• Clinical science

Congenital adrenal hyperplasia

Summary

Congenital adrenal hyperplasia (CAH) encompasses a group of autosomal recessive defects in the enzymes that are responsible for cortisol, aldosterone, and, in very rare cases, androgen synthesis. All forms of CAH are characterized by low levels of cortisol, high levels of ACTH, and adrenal hyperplasia. The exact clinical manifestations depend on the enzyme defect. The most common form of CAH is caused by a deficiency of 21β-hydroxylase and manifests with hypotension, ambiguous genitalia, virilization (in the female genotype), and/or precocious puberty (in both males and females). All newborn infants in the US are screened for 21β-hydroxylase deficiency by measuring 17-hydroxyprogesterone in a blood sample obtained from a heel prick. CAH treatment involves lifelong glucocorticoid and fludrocortisone replacement therapy. Certain rare forms of CAH (e.g., 11β-hydroxylase and 17α-hydroxylase deficiencies) manifest with symptoms of mineralocorticoid excess (e.g., hypertension) and therefore require spironolactone (aldosterone receptor inhibitor) in addition to glucocorticoid replacement. Individuals with a virilizing form of CAH have an increased likelihood of experiencing gender dysphoria. Intersex medical interventions may be considered in cases of ambiguous genitalia. Complications of CAH include severe hypoglycemia, adrenal insufficiency, and failure to thrive.

Pathophysiology

Enzyme deficiency Cortisol Aldosterone 11-Deoxycorticosterone (DOC) Androgens
21β-hydroxylase
11β-hydroxylase
17α-hydroxylase

A deficiency in both 17α-hydroxylase and 11β-hydroxylase tends to result in overproduction of mineralocorticoids like DOC and underproduction of aldosterone.“1 DOC:” If the deficient enzyme starts with 1 (11β-, 17‑), there is increased DOC.
“AND 1:” If the deficient enzyme ends with 1 (21-, 11β‑), androgens are increased.

References:[1][2][3][4][5]

Clinical features

Blood pressure XX (female) genotype XY (male) genotype

21β-hydroxylase

  • Hypotension

11β-hydroxylase

17α-hydroxylase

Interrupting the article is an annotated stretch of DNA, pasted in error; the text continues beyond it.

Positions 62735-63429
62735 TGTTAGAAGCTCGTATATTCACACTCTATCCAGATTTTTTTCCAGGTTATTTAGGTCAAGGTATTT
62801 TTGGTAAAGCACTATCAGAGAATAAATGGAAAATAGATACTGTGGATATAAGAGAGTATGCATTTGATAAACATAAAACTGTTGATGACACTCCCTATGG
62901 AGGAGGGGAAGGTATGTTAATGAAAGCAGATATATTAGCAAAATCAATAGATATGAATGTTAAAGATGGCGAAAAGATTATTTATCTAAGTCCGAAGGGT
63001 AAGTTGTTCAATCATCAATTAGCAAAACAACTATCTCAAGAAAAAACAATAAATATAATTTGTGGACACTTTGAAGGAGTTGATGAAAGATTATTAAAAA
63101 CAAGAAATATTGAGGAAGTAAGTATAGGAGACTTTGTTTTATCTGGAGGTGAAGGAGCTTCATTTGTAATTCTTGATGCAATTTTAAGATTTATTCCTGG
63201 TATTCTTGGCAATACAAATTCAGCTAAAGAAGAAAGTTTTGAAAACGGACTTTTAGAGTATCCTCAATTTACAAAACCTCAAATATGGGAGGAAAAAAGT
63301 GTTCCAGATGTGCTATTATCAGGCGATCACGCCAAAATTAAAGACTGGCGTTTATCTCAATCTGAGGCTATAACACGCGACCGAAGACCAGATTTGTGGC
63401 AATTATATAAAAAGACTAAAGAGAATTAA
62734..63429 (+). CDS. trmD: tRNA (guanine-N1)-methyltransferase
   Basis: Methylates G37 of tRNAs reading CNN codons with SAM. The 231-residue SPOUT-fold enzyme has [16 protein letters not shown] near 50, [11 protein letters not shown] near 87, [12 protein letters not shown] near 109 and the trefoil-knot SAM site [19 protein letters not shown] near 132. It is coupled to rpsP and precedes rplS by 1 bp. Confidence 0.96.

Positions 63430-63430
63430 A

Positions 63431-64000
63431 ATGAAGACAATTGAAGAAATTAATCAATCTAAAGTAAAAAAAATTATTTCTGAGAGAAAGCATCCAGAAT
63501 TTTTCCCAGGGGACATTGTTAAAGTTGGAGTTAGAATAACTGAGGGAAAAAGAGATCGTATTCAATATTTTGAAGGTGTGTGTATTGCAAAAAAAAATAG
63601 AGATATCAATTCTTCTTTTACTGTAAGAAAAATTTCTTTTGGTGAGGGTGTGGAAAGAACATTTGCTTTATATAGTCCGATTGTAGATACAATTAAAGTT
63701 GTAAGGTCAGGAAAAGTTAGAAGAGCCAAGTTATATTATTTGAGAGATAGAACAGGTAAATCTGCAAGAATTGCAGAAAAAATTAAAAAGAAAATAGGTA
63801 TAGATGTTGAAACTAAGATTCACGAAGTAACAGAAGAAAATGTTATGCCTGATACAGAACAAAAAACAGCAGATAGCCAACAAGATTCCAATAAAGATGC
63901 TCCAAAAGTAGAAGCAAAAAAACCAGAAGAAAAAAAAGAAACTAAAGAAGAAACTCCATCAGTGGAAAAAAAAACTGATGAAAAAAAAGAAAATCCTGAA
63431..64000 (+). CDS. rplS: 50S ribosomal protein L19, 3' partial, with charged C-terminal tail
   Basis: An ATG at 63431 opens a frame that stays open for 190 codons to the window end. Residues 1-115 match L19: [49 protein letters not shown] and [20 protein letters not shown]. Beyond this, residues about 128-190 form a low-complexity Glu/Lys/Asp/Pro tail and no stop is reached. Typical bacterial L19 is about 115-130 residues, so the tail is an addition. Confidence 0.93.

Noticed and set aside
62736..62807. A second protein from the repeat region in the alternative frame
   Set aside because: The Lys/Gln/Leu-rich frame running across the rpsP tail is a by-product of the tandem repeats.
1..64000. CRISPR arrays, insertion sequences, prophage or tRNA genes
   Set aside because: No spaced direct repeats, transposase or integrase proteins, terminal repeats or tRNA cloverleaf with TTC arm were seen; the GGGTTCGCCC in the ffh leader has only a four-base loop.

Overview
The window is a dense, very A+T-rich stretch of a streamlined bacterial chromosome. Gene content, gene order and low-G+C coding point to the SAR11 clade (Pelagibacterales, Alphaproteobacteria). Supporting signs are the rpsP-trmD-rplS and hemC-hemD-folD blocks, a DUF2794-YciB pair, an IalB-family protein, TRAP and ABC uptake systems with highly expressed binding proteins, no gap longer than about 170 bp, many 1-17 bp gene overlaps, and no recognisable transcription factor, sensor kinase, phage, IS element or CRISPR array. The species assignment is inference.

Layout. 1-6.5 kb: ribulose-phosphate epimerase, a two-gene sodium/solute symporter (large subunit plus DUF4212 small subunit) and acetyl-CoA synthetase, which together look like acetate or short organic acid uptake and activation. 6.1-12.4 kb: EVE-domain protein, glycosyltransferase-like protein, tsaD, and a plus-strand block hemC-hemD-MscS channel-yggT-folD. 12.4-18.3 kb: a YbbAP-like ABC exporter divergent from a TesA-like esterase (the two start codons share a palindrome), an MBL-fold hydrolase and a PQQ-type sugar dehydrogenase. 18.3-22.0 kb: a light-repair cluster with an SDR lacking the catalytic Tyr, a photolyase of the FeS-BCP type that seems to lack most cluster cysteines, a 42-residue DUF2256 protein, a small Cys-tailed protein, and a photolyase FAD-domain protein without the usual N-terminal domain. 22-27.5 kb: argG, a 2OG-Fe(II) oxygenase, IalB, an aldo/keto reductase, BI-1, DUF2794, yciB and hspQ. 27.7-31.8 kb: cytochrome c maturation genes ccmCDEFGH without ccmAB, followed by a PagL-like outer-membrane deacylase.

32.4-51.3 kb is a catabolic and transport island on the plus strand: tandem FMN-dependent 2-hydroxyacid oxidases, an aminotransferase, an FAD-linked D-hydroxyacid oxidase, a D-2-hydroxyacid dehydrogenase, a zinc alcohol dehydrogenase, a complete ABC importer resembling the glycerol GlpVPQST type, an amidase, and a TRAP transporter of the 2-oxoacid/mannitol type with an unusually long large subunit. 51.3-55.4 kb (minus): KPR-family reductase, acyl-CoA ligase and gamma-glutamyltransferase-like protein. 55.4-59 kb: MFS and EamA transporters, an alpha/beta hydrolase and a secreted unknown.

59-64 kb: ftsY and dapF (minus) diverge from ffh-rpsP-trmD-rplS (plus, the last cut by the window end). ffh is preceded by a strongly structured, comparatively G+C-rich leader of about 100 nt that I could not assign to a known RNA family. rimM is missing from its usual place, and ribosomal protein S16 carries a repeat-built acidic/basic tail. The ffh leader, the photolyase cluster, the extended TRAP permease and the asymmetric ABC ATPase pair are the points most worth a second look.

Infants with 21β-hydroxylase deficiency can present with shock within the first few weeks of life because of severe dehydration due to an adrenal crisis and salt-wasting due to hypoaldosteronism.

Different types of mutations on the CYP21A2 gene (which codes for 21β-hydroxylase) are associated with different levels of disease severity.

Classic CAH Nonclassic CAH
21β-hydroxylase deficiency
  • Severe
  • Mild
Detection by neonatal screening
  • Yes
  • No
Prevalence
  • Less common
  • More common
Onset of symptoms
  • Early onset (during the neonatal period or early infancy)
  • Late onset (manifests during late childhood, adolescence, or adulthood)
Clinical manifestations
  • Salt-wasting type
  • Non-salt-wasting type (simple virilizing)
    • ∼ 33% of all classic forms
    • No signs of shock
    • Males present with precocious puberty at age 2–4.
    • Females present with ambiguous genitalia.
Ethnic predisposition
  • Inuit and Alaska native populations
  • Ashkenazi and white populations

Individuals with a virilizing form of CAH have an increased likelihood of experiencing gender dysphoria.

References:[6][3][4][5][7][8][9][10]

Differential diagnoses

The differential diagnoses listed here are not exhaustive.

Diagnostics

Laboratory findings Adrenal enzyme deficiencies
21β-hydroxylase 11β-hydroxylase 17α-hydroxylase
17-Hydroxyprogesterone
  • ↑↑
11-Deoxycorticosterone (DOC)
  • ↑↑
Corticosterone
  • ↑↑
Sodium
Potassium
Acid-base disorders

All newborns in the US are screened for CAH by measuring changes in 17-hydroxyprogesterone levels from a heel prick blood sample.References:[2][11][9][12]

Treatment

The dose of glucocorticoids must be increased during severe infection, critical illness, and perioperatively to meet increased demands to prevent adrenal crisis.

References:[4][7][9][13]

Prenatal diagnosis and treatment of CAH